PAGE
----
text formatting tools.
murray at stokely.org
Mon Jan 26 14:35:48 PST 2009
On Mon, Jan 26, 2009 at 12:47 PM, Chuck Robey <chuckr at telenix.org> wrote:
>> On Sun, Jan 25, 2009 at 2:05 PM, Chuck Robey <chuckr at telenix.org> wrote:
>>> You said that most written things are hierarchical. Sorry, I strongly disagree,
>> I disagree also. Nobody on this thread said that except you. Your
>> entire response is based on this significant mis-quote.
> Yeah, I did a fubar, and in that sentence, inverted things by droppig the word
> "not". My comments were all directed towards the fact that xml is (and
> enforces) a hierarchical approach to writing, and that (outside of tech manuals
> and web pages) most written things aren't hierarchical in nature.
Your first mail attacked the use of XML for the FreeBSD Handbook, and
that is the point to which I replied. You then backed off completely
from that statement and have acknowledged that it has advantages for
technical documentation and the Handbook.
There is very little disagreement after you made those concessions. I
feel like I'm in the Monty Python skit and you are so dead set about
getting into an argument that you are misquoting and finding
conspiracies of Microsoft and XML vendors to rail against.
> top, dropping (once) the word "non". Outside of your distortion, that's your
> whole argument?
There is little to argue since you backed away from the points of your
first mail that I disagreed with. Your second mail seems to agree
with the position of my first mail : xml provides a lot of advantages
for the handbook. I have argued nothing more and nothing less -- your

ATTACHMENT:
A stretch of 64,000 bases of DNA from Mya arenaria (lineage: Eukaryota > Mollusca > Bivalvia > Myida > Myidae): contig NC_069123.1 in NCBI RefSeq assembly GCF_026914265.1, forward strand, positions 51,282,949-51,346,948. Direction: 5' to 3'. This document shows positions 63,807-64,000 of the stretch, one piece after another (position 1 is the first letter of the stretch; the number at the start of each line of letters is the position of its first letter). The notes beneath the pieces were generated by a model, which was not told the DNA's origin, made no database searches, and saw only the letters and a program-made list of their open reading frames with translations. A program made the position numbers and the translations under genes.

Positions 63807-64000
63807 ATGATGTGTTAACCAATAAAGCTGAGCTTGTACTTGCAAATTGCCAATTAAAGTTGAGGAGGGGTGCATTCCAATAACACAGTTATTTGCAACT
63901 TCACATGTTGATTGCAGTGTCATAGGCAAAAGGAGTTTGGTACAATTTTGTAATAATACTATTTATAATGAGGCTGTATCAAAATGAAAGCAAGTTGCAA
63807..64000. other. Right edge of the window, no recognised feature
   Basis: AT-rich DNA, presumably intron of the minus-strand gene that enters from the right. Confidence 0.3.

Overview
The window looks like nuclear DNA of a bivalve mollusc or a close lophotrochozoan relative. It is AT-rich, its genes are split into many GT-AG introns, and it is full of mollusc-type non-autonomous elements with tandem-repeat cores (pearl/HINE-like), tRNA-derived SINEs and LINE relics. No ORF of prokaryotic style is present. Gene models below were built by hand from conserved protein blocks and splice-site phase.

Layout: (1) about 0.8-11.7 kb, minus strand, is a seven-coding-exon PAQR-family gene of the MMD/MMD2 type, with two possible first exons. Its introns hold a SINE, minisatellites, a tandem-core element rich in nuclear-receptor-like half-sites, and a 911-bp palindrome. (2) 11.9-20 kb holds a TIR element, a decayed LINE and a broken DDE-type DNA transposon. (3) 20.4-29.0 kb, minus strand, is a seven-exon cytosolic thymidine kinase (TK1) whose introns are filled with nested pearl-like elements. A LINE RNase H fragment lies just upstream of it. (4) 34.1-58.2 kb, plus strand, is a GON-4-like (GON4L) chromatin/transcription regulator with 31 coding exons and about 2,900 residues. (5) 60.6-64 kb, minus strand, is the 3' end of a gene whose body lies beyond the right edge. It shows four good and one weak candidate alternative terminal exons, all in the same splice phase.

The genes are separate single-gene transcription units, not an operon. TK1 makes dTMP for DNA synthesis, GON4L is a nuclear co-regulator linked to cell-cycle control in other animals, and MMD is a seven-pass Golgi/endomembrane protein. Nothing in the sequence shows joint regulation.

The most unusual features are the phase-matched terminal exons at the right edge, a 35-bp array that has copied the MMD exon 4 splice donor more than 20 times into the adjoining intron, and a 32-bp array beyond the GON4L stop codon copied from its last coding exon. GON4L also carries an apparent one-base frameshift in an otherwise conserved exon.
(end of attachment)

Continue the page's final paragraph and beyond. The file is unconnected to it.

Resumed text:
general attack on XML went too far and ignored the obvious advantages
and I called you on that. Sure there are specific cases when XML is
lacking, and I know plenty of them, but nobody has taken the position
that XML is always the best tool for the job.
>> You have moved the
>> discussion from a hierarchy of chapters, sections, and paragraphs into
>> one involving "hierarchical database approaches".
>Wow, that bothers me, it's a direct distortion. I have posted on this twice.
>In the first one, I never even mentioned the terms Chapters, sections, or
>paragraphs, and in the second, I only mentioned chapters in passing, to show
>that their use in most printed matter was merely to allow easier topic access,
We both talked past each other on this point. You didn't define your
hierarchical database approache complaint very well, so I provided the
simplified case of chapters, sections, and paragarphs and talked about
that. It doesn't matter. I don't think I disagree with what you are
saying, I'm just not sure because you didn't define your objections to
the database nature very well, and then you changed your argument to
only be about non-technical manuals, when I was only arguing about its
benefits for technical manuals. So no obvious disagreement here.
> Could we move this BACK to the topic of groff versus xml?
Why not emacs vs vi while we are at it? What is the point of that?
They are different tools for different jobs.
You have been involved in the freebsd community for over a decade.
What is the point of a holy war argument like this? Why not pick up
groff and go fix some freebsd man pages?
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